Topical issue – Cross compliance and its effect on farmers’ Single Farm Payments


Thank you for the opportunity to speak on this very topical issue for farmers in County Galway and across the country.

In recent weeks I have been contacted by a large number of farmers in County Galway who received letters from the Department of Agriculture concerning so-called overclaims on their Area Aid applications and are incensed that they may be retrospectively billed for past years.

These farmers applied on the area of land that appeared on maps supplied by the Department and in some cases on the area of land as measured by the Department’s own Inspectors following on from farm inspections.

I was contacted by one farmer who had an area aid inspection about 5 or 6 years ago and when he received the new altered maps he believed he had his duty done forever.  Then he found that the new aerial photograph has him penalised by another 0.5 of a hectare for the smallest of deductions ranging from  .01 to .20 of a hectare, spread out over the farm here, there and everywhere, including the lawn in front of his house.  This farmer is under the 3% penalty clause (or 2 hectares) but is now dreading another letter in the post in a few weeks’ time demanding payment back on whatever the so-called recovery of the Single Farm Payment may be.


All the farmers who spoke to me said they only wished to claim on eligible land and if there were some adjustments to be made following the aerial surveillance they would accept this.  But I believe there should be no retrospection whatsoever for the years past, given that it was the Department’s own maps which were used.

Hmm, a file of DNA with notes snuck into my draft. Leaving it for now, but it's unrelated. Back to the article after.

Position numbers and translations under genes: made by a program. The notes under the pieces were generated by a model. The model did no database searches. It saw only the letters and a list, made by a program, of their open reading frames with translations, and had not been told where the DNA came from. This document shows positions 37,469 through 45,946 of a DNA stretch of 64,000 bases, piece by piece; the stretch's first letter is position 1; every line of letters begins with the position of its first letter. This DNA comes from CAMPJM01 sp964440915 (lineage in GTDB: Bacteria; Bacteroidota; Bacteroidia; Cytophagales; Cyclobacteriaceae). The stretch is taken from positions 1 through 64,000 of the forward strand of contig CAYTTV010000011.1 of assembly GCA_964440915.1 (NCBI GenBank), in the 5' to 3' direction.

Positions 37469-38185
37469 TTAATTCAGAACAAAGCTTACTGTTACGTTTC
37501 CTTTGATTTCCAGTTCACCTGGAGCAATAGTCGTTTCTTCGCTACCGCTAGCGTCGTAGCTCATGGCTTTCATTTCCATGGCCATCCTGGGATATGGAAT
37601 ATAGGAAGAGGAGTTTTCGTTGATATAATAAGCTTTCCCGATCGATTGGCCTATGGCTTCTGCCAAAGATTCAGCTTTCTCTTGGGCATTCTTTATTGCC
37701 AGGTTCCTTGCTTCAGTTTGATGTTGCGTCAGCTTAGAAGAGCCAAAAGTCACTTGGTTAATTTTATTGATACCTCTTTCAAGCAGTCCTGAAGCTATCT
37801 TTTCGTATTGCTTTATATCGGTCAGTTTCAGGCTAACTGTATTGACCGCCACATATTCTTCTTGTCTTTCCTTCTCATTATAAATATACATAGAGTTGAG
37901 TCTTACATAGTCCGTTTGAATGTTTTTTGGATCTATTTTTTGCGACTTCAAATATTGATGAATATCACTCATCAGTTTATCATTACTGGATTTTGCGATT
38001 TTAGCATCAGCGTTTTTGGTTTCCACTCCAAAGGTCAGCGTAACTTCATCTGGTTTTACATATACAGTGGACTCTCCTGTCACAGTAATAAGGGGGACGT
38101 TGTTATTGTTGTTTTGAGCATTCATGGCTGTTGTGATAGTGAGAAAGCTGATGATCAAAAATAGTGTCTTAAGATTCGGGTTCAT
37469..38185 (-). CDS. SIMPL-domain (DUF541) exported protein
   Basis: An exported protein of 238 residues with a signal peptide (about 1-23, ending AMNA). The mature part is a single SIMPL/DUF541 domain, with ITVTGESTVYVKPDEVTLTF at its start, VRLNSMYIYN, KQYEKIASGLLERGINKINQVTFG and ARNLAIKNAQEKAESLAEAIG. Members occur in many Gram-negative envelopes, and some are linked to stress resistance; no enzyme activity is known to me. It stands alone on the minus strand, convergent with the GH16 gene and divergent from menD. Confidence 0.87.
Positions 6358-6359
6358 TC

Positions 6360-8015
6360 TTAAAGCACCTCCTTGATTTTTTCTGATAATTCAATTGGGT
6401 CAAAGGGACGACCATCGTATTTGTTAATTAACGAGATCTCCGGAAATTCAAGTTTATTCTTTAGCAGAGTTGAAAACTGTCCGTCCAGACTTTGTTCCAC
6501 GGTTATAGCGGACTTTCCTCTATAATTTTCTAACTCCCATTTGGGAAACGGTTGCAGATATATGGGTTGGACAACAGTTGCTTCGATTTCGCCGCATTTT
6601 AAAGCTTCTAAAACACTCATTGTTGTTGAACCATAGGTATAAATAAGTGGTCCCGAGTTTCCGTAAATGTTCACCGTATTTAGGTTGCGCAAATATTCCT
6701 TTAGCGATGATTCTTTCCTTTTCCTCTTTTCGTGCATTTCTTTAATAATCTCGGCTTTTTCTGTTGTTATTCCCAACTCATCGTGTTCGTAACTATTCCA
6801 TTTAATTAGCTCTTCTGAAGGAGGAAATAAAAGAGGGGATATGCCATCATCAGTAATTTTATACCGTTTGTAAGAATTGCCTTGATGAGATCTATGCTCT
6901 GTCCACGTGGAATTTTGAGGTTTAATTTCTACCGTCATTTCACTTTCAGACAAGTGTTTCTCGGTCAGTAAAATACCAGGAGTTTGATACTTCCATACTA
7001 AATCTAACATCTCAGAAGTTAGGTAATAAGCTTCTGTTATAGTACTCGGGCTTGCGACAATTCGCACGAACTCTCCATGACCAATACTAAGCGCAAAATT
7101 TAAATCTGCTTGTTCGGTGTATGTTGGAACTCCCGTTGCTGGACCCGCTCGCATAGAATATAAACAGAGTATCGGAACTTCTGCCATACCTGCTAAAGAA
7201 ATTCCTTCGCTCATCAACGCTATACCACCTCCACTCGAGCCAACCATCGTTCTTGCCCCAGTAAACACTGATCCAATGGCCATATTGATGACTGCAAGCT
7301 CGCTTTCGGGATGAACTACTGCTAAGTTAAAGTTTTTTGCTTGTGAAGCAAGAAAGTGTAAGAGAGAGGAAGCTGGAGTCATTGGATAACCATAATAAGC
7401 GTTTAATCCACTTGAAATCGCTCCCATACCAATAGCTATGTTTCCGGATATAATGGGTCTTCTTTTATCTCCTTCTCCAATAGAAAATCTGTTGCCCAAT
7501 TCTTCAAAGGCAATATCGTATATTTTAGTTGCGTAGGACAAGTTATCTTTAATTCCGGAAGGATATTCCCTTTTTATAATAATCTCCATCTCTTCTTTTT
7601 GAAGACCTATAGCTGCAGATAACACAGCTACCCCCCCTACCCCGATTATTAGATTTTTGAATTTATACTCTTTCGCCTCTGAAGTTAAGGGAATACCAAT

I believe that Minister Coveney must stand up at European level for Irish farmers as this is a most serious issue.  Natural justice would dictate that these farmers cannot be punished for something that is beyond their control.  Much of this problem is emanating from Europe and I believe that it is at European level that this issue has to be tackled.  Individual farmers cannot effect massive change within the system and that’s why I believe that this Government must take this issue up at the highest levels within Europe and press for a fair resolution for Irish farmers.

Penalising farmers retrospectively for something that is beyond their control, because they placed their faith in the figures supplied by the Department will simply crush all credibility in the current system and will have a severely negative impact on the attitude of farmers to farm schemes in the future.

There is another issue which is related to the issue under discussion and that is the length of time that the review process is taking.  For a start, many farmers will not appeal the overclaim as they should, feeling that they are taking on the might of the Department of Agriculture.  Personally, I will be urging all farmers to appeal all aspects of the overclaim that they feel are unfair.  Secondly, for those who do appeal, the process is taking far too long and the timeframe for decisions must be made much clearer and every effort made to ensure that the appeals are processed without delay.

In conclusion, I would urge you Minister to take this issue up at the highest level in Europe and make the strongest case possible for the farmers of Ireland who are being treated in a most unfair way and who fear incurring penalties for something that is beyond their control at a time when farmers, like people all across the community, are under huge financial pressure.